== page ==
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The Rise of the Stablecoins

September 12, 2018


When the Gemini Dollar went live a few days ago, Crypto Twitter began to be aflutter with proclamations akin to it being the answer to the market’s need for a true Stablecoin.


Something had to save us from Tether, right?


This week alone, the companies: Gemini, Paxos and Carbon have all released Stablecoins that appear to be essentially the same at their core. All of them claim to be backed by reserves of US dollars and all of them claim to be able to hold at a value of $1 per coin, even in the face of rampant market volatility. On top of all of this, it appears that all of them claim to be compliant with relative regulations too.


Because these core similarities exist, the central question becomes: how can a Stablecoin project rise above the pack?


According to a recent article from Coindesk, the answer is at the algorithmic level, particularly with the Stablecoin that was released by Carbon, today. Inside of the piece, Coindesk claims that based on their sources tied to this particular project, Carbon plans to change the algorithm that runs their coin once it gets up to a $1 billion market cap.


The specific way that they aim to do this is a bit complicated.


In a general sense, based on a quote from Miles Albert who is Carbon’s co-founder, the team plans to take an action which is called “whitelisting its metatoken structure.”


Since this explanation is quite technical, another way of understanding this is to breakdown this phrase in the context of the Crypto space. To whitelist a token is to make it acceptable to some types of investors and not acceptable to other types of investors, in a general sense.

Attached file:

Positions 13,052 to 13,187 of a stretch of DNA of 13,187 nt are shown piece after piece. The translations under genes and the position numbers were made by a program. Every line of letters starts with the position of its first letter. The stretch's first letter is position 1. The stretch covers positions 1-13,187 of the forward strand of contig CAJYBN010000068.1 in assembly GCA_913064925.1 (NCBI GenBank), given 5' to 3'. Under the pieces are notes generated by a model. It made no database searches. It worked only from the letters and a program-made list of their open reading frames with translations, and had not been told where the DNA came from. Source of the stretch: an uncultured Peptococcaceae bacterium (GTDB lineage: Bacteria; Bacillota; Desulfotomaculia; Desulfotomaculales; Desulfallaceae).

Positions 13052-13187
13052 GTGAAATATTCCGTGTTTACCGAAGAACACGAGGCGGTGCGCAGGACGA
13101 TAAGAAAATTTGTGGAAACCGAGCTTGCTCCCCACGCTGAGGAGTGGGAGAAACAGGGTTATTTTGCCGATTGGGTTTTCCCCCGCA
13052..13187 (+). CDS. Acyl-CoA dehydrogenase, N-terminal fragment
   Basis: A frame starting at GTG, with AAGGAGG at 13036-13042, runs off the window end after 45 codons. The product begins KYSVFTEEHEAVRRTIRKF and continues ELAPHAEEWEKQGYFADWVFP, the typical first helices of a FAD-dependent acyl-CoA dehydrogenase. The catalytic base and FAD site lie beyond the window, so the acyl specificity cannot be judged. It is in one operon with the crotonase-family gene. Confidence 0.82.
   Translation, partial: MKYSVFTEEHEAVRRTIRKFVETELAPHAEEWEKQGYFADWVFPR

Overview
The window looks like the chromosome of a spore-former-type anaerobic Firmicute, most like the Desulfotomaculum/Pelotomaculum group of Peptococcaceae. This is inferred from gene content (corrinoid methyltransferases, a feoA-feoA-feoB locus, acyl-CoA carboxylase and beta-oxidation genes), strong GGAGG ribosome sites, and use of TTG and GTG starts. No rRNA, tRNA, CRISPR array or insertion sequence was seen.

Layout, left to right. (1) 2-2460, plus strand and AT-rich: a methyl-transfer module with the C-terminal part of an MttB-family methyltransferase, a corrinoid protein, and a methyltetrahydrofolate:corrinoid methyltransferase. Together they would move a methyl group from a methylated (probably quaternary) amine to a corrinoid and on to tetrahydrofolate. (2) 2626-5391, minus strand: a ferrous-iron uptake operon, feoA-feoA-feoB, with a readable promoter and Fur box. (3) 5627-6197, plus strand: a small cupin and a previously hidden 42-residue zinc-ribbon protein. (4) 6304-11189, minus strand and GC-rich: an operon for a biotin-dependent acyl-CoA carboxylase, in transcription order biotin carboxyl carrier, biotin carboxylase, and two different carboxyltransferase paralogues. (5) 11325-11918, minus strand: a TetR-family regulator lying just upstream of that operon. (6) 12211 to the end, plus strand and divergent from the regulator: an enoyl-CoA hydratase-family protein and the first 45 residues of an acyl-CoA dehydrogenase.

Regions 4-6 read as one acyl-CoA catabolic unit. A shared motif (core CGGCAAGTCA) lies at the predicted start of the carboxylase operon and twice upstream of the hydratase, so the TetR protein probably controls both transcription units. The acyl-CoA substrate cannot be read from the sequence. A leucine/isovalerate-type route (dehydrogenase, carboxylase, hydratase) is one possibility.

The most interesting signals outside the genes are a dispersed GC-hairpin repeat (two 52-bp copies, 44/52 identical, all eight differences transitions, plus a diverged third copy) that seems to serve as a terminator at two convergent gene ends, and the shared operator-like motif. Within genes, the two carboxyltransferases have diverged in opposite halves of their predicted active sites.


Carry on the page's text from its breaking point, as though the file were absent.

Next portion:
Furthermore, the phrase “metatoken structure” is a bit more difficult to understand, given the fact that Carbon appears to be keeping most of the specifics of its algorithms that run its network and its coin close to the breast, as any firm reasonably would.


In a simple sense, when taken into account with the fact that the Carbon Stablecoin is specifically being marketed to traditional exchanges, hedge funds, and other institutional investors, a specific conclusion on the context of this phrase can be made.


 In short, it could be said that by whitelisting metatoken structure, the team means that only institutional investors will be able to access Carbon’s coin after it reaches this market cap, though this brings to question what happens before this point.


To be fair, the project does mention a connection between being able to purchase what is called Carbon credit and investors then having the ability to directly determine the resultant price of the Carbon coin, which is somehow tied to this credit.


All in all, with the facts in mind, it is difficult to see if Carbon brings anything different to the table, beyond the proclamation that the chief algorithm for their Stablecoin will change as it grows.


Exactly how this plays out depends directly upon investor confidence in the project, so releasing a bit more technical information on what this means could only help their cause.


Given that Carbon’s coin has not even been on the market for a week, this could still occur.



By: BGN Editorial Staff

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